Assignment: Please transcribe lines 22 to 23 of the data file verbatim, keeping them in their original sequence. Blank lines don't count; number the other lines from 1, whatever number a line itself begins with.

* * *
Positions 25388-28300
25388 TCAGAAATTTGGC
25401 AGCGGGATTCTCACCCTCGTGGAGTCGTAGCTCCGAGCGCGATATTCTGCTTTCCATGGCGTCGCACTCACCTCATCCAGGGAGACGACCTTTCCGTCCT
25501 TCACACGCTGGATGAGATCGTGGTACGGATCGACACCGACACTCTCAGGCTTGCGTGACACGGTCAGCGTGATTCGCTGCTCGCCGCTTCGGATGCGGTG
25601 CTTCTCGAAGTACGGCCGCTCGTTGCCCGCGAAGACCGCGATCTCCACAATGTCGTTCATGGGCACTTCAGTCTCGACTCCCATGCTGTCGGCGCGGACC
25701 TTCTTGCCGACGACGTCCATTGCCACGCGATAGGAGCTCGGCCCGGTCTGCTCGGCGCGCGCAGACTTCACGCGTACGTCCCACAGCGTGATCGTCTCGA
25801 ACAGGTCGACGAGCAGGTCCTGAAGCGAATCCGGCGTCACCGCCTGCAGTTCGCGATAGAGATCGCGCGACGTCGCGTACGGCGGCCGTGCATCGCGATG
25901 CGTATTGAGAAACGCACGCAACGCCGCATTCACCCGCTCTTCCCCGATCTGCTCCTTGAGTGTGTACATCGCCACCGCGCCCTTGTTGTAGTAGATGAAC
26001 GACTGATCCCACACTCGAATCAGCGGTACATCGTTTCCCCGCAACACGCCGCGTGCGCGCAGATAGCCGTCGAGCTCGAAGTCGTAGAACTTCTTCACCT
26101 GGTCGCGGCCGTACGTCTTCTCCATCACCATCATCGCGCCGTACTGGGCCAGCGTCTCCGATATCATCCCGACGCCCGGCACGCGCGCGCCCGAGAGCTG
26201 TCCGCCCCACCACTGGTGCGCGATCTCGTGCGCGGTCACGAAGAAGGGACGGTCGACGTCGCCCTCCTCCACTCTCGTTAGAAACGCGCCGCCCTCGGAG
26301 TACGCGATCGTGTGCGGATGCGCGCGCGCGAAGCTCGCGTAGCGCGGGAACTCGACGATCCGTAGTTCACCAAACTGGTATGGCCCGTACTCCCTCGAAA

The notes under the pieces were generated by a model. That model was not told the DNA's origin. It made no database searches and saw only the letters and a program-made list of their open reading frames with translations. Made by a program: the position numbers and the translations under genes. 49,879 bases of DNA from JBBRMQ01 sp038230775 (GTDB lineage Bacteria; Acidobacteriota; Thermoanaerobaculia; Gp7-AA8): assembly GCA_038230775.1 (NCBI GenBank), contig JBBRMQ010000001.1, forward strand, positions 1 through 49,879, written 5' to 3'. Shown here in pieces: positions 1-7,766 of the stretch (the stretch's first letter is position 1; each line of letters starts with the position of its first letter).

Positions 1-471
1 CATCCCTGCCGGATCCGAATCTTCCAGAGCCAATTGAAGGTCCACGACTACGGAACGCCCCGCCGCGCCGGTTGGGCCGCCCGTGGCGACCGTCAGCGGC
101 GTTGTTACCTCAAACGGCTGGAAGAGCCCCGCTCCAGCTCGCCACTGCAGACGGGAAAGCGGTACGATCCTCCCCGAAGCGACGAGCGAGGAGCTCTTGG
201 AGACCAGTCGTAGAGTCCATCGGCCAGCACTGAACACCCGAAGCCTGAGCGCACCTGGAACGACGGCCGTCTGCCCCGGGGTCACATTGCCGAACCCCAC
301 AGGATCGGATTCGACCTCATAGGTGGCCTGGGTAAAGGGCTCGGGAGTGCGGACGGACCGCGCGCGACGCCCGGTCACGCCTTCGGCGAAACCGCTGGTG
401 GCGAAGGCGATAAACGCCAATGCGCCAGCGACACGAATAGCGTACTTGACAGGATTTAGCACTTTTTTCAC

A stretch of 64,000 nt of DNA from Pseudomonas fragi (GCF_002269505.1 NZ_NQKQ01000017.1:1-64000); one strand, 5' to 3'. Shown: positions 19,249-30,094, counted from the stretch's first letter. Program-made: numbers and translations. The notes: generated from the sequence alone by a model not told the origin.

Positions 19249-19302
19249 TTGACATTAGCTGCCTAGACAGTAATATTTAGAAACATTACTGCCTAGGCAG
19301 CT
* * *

19249 TTGACATTAGCTGCCTAGACAGTAATATTTAGAAACATTACTGCCTAGGCAG
19301 CT